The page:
Achieving Peace of Mind Right Wherever You Are Now

Someone very dear to me has been unhappy for a long time now about her decision to live overseas. She is often saying to me that she would like to move back to her country of origin as she would like to have ‘a life without trouble’.

I have been thinking for a long time now where this attitude towards her life here in Australia may be coming from. And what’s more, I have been very disappointed about my inability to make her happy about being where she is now. After all, I am meant to be an ‘expert’ on intercultural communication and expatriate adjustment.

The question is now: does this situation really have anything to do with external factors? Is where she living right now really relevant to her happiness?

Dale Carnegie would probably say that it’s not. In his book “How to Stop Worrying and Start Living”, he writes that “I am deeply convinced that our peace of mind and the joy of living depends not on where we are, or what we have, or who we are, but solely on our mental attitude. Outward conditions have very little to do with it”.

Outward conditions have very little to do with our peace of mind. Therefore, whether I am happy or not should not depend on whether I live in my country of origin, or abroad, right?

Wait. Not so fast. Now that I am thinking about it – when I go back home to Germany, I always get the feeling that I would be unhappy to live there. And don’t get me wrong, that’s not because I dislike the country or the people. It is simply because I love the stimulating environment of living in a culture I do not fully understand.

Another example for this would be my mum who grew up in a small village in Germany at a time where women stayed at home and took care of the household. She absolutely didn’t want this. To her, reading and studying were her passions, and she wanted to become a teacher. She could have never done this in the village where she came from. Firstly, because the other villagers would have not accepted it. And secondly, because there was simply no university to study for her. She had no choice but to leave.

For other people, however, it might be the complete opposite. They might not want to be in an environment where everything is different and new. They seek stability and security instead. Therefore, we can say that when you are in an environment that doesn’t suit one or more of your needs, then you will be unhappy.

Do you have somebody in your life who is not happy with your current situation of living? Your spouse, perhaps?
I know that this can be a very complicated situation to be in. We want our partner to be happy. But if only he or she could change perspective on the situation? Why isn’t she able to see the positive aspects of the situation? After all, this was Dale Carnegie’s position, too. If you are unhappy here, then you will probably also be unhappy there. It all depends on your perspective.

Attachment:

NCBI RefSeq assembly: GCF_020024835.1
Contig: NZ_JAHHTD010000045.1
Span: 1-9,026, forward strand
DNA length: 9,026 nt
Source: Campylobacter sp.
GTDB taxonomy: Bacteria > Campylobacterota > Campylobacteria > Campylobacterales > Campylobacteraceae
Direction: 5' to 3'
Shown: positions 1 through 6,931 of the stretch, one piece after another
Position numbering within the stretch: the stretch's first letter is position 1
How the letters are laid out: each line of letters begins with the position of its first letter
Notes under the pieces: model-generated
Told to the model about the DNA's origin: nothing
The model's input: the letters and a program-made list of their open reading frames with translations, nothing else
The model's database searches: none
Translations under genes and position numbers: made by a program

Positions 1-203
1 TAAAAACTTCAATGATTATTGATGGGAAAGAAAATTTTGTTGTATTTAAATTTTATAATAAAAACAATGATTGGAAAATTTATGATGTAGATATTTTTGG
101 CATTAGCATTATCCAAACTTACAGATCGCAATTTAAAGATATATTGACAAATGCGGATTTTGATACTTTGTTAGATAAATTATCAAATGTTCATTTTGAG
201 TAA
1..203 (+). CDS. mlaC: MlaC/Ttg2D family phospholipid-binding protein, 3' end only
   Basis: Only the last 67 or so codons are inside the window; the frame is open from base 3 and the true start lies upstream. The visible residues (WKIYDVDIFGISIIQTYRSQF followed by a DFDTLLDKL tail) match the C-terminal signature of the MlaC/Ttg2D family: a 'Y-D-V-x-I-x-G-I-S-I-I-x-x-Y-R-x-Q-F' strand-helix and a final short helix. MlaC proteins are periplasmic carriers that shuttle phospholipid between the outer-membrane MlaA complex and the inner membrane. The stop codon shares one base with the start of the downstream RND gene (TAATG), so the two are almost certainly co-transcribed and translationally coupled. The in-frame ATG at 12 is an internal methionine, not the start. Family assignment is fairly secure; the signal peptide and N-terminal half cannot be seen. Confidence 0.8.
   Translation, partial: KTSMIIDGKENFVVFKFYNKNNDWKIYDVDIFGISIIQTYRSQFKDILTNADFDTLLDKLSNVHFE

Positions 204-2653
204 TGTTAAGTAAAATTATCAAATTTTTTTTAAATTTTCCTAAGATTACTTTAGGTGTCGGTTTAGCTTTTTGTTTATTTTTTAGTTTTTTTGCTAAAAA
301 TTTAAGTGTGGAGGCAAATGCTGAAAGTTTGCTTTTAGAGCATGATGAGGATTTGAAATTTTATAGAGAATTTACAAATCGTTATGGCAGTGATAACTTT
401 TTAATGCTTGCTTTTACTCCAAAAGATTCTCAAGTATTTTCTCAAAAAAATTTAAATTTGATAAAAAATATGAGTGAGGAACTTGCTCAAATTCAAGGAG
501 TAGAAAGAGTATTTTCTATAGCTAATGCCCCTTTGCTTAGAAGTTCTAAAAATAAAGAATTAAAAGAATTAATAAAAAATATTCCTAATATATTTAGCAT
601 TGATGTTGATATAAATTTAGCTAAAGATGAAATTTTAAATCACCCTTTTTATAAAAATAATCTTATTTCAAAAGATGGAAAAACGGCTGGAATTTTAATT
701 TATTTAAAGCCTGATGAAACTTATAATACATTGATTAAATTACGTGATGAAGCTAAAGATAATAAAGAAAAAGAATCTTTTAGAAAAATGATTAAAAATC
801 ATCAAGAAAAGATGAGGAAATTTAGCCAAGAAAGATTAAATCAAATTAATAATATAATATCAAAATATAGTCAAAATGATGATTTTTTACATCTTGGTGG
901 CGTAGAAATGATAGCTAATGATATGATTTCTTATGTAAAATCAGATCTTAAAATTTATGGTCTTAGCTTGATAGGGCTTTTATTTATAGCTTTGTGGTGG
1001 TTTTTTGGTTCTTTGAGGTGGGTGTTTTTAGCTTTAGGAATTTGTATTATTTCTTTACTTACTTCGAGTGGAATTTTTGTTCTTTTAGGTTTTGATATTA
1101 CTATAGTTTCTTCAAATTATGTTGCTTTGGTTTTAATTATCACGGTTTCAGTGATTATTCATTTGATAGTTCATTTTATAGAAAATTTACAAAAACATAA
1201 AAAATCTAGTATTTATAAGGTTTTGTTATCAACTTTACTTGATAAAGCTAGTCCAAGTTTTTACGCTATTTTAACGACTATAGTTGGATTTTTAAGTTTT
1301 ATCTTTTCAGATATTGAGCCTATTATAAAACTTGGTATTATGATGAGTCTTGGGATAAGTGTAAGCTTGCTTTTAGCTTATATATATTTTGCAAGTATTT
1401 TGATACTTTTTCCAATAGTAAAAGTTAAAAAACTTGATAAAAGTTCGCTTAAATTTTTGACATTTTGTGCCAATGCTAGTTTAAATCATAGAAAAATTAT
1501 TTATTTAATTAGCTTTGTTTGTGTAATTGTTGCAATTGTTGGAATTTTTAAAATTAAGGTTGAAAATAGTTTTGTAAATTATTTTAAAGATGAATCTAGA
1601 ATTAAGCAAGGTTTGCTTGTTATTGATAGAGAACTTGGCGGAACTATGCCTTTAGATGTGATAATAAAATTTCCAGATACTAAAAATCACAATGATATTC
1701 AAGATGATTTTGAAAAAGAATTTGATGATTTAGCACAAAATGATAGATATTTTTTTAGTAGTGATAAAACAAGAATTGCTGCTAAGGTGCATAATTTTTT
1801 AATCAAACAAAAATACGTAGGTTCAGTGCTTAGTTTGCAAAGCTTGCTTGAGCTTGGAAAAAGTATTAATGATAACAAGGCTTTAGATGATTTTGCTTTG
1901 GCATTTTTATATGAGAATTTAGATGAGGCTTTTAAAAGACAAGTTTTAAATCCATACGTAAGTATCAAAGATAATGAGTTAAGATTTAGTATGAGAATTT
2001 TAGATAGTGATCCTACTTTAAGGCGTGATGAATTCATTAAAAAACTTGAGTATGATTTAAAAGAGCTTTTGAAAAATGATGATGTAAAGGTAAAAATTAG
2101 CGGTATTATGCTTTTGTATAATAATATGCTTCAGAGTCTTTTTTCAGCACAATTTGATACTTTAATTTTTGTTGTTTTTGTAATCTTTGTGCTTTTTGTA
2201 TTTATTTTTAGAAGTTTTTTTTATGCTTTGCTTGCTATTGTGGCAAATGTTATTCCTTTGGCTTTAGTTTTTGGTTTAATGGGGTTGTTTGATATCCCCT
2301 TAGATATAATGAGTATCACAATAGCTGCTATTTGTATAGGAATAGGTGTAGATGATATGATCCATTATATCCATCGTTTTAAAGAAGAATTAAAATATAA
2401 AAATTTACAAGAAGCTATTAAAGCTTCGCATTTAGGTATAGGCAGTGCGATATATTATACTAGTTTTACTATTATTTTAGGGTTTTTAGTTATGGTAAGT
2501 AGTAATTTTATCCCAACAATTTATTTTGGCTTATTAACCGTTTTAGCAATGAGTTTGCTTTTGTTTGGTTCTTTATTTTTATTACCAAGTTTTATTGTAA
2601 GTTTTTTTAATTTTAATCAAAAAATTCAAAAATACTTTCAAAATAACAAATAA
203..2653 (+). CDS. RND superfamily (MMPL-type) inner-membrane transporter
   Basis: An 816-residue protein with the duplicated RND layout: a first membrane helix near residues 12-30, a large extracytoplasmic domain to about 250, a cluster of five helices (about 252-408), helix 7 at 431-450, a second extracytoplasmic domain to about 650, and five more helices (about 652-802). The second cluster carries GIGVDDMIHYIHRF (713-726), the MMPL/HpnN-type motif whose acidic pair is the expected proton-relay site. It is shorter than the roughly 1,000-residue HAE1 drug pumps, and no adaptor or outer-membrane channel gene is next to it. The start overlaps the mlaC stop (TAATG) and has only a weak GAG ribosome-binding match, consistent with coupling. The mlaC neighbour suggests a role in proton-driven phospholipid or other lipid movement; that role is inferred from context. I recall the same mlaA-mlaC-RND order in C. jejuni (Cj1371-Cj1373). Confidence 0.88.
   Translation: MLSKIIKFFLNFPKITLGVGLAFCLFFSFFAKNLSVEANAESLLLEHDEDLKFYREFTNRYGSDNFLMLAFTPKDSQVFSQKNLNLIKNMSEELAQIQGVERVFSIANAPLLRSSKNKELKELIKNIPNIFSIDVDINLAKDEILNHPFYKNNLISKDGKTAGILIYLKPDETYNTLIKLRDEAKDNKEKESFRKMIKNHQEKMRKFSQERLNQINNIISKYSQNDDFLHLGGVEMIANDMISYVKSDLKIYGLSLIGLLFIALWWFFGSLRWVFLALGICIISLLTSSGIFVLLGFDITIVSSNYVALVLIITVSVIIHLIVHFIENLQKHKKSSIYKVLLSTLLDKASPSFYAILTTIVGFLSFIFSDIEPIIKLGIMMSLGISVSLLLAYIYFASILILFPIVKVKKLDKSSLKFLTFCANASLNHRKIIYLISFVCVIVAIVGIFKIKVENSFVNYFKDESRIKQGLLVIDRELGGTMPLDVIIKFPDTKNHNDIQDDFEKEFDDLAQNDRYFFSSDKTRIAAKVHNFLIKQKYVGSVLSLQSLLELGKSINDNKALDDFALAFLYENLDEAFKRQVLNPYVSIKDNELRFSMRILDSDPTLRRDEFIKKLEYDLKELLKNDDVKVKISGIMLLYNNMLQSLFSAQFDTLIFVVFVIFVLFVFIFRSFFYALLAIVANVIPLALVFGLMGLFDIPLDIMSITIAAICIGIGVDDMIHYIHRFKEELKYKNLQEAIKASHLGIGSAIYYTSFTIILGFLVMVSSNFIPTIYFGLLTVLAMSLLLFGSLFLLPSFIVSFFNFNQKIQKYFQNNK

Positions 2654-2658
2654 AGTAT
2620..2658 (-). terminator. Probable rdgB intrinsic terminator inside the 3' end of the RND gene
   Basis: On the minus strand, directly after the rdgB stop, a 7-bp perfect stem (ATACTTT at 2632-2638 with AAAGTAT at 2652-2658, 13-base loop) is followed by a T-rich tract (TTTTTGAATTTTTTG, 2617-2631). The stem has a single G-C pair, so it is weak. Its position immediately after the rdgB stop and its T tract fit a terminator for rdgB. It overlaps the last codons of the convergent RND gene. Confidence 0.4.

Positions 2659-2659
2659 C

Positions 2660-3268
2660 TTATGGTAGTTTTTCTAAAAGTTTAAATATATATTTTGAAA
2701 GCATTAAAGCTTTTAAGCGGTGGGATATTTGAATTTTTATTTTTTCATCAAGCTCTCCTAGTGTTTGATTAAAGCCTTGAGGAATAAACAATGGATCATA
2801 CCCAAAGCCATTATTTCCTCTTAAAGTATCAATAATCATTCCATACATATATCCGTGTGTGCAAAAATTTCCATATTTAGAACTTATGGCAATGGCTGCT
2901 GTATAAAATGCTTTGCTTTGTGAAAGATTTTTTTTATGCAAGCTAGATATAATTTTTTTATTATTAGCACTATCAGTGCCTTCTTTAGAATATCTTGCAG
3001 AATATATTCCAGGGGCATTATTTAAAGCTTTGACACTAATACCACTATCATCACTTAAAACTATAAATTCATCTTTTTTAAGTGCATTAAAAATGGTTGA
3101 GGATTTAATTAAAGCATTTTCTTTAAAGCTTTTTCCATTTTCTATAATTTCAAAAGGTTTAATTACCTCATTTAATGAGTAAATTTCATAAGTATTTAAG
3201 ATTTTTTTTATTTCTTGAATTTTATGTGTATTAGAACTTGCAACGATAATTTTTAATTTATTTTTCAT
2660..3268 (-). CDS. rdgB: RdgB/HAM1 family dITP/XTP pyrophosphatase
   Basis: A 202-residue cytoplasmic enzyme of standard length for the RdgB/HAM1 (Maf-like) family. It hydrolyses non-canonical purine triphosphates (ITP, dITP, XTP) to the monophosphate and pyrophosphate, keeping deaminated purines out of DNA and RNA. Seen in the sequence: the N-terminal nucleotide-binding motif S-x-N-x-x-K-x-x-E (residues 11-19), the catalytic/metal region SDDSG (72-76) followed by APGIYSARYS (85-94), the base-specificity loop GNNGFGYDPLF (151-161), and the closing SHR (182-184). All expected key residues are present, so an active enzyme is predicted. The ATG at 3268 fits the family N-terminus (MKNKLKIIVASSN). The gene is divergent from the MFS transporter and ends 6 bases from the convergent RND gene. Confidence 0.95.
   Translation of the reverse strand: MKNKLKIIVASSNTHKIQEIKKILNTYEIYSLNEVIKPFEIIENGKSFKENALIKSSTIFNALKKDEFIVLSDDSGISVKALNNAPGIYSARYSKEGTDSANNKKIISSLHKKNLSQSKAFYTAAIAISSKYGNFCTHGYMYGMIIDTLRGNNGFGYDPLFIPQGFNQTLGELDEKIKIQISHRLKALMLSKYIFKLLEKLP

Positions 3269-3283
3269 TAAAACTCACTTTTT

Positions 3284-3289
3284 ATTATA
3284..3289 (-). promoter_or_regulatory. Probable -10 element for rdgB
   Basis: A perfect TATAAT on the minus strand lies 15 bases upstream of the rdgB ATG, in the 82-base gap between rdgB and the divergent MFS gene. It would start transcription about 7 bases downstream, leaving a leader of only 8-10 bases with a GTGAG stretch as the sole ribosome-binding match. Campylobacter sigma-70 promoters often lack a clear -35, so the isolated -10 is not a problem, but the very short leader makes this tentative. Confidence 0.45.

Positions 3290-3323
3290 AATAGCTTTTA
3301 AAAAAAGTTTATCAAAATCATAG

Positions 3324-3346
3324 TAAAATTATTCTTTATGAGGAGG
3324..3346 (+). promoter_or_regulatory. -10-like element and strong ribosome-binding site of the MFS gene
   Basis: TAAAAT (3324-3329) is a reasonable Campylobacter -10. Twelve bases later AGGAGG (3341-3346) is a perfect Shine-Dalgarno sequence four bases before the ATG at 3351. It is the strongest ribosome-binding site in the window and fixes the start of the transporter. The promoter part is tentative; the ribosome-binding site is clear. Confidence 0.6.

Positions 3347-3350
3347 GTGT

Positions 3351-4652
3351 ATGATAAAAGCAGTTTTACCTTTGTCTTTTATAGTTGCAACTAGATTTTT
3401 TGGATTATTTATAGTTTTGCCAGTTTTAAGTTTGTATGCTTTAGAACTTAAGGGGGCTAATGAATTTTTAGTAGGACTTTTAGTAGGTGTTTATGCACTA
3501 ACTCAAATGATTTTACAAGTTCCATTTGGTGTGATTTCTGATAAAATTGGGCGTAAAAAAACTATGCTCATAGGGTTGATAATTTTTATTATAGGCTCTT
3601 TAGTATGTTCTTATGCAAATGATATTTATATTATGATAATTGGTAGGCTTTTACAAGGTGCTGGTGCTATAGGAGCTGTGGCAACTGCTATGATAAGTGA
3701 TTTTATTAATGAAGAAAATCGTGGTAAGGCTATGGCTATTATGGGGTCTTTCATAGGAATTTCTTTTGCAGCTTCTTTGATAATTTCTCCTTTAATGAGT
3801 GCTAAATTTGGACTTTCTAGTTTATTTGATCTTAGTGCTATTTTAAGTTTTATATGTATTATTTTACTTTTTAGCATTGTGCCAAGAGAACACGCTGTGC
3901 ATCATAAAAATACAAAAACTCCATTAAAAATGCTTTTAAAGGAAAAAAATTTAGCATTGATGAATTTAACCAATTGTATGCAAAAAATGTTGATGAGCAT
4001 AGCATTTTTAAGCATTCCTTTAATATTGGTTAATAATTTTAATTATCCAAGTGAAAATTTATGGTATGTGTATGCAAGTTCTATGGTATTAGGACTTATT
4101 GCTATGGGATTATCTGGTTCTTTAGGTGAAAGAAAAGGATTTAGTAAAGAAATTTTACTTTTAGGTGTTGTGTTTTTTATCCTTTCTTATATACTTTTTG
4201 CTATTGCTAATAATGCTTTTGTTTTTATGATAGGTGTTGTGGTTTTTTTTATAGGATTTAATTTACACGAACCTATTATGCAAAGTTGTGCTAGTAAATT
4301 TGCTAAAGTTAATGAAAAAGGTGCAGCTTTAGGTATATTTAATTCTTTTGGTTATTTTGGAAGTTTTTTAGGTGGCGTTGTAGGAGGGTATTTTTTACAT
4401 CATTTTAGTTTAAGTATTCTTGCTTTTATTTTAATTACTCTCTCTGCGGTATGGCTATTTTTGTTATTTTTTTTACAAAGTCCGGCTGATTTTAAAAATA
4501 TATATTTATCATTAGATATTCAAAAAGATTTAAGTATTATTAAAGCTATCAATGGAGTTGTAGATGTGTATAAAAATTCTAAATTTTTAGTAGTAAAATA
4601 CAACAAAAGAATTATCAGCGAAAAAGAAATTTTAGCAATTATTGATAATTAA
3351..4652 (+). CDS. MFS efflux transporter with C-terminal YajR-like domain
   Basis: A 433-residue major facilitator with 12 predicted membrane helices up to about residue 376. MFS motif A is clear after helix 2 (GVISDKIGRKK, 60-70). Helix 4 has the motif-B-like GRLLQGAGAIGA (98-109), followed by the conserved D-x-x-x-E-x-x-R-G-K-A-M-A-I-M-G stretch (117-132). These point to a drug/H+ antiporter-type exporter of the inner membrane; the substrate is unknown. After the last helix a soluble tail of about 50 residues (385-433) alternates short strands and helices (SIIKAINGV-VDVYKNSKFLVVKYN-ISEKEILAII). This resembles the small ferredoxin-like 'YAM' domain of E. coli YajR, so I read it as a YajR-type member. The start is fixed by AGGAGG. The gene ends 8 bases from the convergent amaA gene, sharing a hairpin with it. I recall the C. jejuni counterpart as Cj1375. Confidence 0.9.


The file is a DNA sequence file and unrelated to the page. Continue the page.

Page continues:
Still, we can not dismiss the feelings of our loved one’s. They are real – at least in that they have real consequences for your living conditions. At the same time, Dale Carnegie’s argument also makes intuitive sense. As long as we have control over our emotions, we will have peace of mind.
There just is no one-size-fits-all solution to questions like this. For some people, the longing for ‘home’ is so strong that the only place they can possibly live in is the city of their origin. For other people who are unhappy, they blame their feelings on the environment they find themselves in.

Yet, they would probably be unhappy regardless of where they are living.
If you find yourself in the position that one of the people close to you is unhappy with your current living situation, it is therefore extremely important that you analyse the origins of this feeling. Ask yourself the following questions:

  • Where exactly is this feeling coming from?
  • What are the needs that are underlying this feeling?
  • What aspects of the person’s past may influence her current feeling?
  • Would moving somewhere else likely solve the situation or is it an internal problem?
  • Are there any steps that I can take, or that I can suggest to her, that might solve the problem?

Lastly, I would be keen to hear from you. Have you ever been in a situation where you were unhappy with the place you were currently living in, or did you have someone in your surroundings who was? Where did this feeling coming from? Did you find a solution to it? If yes, what was it?

 Photocredit: emeraldeyesx3

Tim

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